Elaph news service hacked over Hariri article

Othman Al-Omeir, founder of Elaph.com, said the news source had its Facebook and Twitter accounts hacked.
Updated 07 February 2018
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Elaph news service hacked over Hariri article

LONDON: The Arabic news service Elaph.com had its social media accounts compromised early on Wednesday, with hackers spreading a “fake” apology for a controversial story about Lebanese premier Saad Hariri.
The London-based portal had its Facebook and Twitter accounts hacked but fought off a sustained attempt to compromise the website itself, said Othman Al-Omeir, founder of Elaph.com.
“We have no idea who attacked us. We are in contact with our providers and other specialists to find out,” Al-Omeir told Arab News.
The hack followed a story posted at Elaph.com about relations between Lebanon and Turkey. The analysis story claimed that Hariri was leaning toward Turkey while also distancing himself from Saudi Arabia.
Hackers apparently broke into the Elaph Facebook and Twitter accounts to post a fake apology to Hariri for the story.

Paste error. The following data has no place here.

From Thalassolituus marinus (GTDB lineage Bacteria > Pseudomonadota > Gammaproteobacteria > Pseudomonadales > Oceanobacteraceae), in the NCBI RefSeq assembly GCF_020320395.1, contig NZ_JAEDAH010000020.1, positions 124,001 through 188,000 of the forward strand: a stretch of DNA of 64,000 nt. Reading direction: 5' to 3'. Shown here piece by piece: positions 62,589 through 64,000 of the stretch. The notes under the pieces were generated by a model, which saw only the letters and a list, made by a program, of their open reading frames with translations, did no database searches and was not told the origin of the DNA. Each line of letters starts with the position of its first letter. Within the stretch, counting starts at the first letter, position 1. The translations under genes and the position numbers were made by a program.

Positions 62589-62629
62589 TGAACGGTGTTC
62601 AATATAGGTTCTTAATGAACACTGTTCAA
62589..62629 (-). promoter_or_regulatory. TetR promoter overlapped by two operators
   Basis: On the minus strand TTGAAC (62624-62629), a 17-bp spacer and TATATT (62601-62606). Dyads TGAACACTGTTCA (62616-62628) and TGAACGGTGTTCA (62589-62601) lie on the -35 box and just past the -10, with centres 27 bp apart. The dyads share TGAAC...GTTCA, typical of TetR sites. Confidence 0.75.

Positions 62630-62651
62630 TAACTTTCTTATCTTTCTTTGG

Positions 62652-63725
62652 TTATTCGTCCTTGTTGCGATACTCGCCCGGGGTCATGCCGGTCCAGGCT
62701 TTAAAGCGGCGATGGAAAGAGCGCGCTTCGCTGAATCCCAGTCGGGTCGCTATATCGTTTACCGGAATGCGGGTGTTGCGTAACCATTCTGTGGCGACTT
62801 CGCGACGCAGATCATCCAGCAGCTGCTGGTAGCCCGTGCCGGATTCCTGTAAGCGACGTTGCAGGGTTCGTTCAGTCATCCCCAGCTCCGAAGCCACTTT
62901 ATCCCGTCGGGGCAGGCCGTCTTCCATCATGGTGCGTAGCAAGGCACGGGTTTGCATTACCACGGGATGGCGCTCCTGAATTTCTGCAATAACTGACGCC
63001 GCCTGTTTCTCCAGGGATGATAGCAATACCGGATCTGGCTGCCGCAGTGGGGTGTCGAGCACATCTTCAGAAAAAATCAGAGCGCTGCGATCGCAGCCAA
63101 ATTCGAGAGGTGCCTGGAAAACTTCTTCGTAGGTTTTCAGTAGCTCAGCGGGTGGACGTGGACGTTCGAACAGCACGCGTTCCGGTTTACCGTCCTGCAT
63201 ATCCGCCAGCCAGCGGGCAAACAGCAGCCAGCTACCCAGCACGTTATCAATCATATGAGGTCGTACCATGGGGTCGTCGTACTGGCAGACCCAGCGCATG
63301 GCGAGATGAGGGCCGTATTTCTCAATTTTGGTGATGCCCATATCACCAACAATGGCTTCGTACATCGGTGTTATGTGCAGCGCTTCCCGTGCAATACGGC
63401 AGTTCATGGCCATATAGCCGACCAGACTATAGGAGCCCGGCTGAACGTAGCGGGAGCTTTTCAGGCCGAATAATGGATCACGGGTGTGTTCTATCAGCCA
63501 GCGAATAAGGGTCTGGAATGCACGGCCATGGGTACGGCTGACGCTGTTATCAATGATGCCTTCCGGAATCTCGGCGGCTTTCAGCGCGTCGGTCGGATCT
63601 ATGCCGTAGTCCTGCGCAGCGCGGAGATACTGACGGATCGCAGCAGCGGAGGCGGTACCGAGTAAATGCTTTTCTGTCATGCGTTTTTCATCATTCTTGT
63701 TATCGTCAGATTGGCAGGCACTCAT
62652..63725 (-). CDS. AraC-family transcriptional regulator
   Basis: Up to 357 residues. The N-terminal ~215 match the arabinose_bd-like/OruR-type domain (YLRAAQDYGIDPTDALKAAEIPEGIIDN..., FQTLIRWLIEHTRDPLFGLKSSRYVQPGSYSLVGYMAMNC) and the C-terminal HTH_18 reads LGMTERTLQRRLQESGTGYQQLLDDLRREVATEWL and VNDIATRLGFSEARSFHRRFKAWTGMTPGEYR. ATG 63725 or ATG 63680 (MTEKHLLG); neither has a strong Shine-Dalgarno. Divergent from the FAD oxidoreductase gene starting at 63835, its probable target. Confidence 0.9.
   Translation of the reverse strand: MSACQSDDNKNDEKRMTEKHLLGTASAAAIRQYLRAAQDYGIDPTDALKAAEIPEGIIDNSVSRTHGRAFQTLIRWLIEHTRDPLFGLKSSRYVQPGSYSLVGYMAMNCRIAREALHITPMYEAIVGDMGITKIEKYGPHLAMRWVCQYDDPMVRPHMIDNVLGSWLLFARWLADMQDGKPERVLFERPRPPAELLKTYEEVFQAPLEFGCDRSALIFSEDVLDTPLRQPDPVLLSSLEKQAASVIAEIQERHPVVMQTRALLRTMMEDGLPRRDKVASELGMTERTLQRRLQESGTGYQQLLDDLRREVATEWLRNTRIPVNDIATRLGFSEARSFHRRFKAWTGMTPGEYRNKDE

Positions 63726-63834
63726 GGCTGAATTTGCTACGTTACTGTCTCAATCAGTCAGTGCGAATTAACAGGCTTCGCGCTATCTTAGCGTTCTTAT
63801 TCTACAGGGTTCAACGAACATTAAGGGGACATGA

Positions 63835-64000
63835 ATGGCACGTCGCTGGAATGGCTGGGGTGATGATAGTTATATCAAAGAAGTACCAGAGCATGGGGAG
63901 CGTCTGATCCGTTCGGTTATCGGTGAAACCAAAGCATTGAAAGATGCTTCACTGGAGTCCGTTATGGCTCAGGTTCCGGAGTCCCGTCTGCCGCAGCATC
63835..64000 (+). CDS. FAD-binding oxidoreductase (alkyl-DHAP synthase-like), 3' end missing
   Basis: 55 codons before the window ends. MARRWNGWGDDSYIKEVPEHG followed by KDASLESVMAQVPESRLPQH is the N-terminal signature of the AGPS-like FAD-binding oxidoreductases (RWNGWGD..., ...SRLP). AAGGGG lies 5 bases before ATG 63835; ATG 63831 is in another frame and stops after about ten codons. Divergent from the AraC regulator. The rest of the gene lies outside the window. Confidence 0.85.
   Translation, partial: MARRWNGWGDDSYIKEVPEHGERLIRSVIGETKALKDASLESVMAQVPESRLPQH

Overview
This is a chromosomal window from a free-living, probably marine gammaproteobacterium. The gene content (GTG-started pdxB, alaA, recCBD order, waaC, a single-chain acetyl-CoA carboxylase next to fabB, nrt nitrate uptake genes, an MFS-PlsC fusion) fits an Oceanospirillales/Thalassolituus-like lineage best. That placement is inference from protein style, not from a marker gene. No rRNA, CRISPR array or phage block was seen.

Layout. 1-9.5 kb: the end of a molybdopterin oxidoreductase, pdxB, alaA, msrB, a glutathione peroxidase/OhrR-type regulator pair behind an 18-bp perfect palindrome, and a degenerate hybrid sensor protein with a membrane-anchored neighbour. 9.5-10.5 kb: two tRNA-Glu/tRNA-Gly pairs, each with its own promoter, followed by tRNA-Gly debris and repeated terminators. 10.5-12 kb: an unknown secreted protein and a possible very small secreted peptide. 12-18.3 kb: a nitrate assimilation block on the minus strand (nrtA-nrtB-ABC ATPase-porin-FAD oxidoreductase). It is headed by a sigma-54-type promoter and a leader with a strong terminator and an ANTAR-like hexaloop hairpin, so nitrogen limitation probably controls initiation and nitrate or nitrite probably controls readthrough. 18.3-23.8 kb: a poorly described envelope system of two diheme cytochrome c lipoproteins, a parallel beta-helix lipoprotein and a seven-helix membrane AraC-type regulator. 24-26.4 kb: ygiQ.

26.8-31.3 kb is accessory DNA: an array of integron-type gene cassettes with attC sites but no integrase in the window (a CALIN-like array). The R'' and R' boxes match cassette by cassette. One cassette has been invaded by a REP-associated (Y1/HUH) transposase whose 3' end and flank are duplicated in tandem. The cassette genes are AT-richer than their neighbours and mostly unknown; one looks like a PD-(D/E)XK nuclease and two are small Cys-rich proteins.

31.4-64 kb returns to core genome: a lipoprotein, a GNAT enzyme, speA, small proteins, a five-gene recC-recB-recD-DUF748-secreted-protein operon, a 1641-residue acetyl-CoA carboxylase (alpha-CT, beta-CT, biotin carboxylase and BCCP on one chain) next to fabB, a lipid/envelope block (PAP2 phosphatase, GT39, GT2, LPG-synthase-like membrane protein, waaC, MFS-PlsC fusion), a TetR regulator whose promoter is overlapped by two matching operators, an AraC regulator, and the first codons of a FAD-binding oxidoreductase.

Al-Omeir said Elaph is now back in control of its social media accounts and plans to take “action” when the perpetrators are known.
He added that such hacking attempts are common for a news agency. “This is part of the job,” he said.


Egyptian military court sentences journalist to 10 years

Updated 22 May 2018
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Egyptian military court sentences journalist to 10 years

CAIRO: An Egyptian military court has sentenced a freelance journalist who reported on the Sinai insurgency to 10 years in prison on terror-related charges.
The Cairo military court on Tuesday convicted Ismail Alexandrani of spreading false news and joining an outlawed group, without identifying it. The verdict can be appealed.
Alexandrani was detained in 2015 upon his return to Egypt after delivering a presentation on Sinai militancy in Berlin. He worked for several news outlets in Egypt.
Egypt has heavily restricted media access to the northern Sinai, where it has struggled to combat a Daesh-led insurgency that has carried out attacks across the country.
Egyptian authorities have jailed several journalists as part of a wide-ranging crackdown on dissent, and have passed vague laws criminalizing the dissemination of “false news.”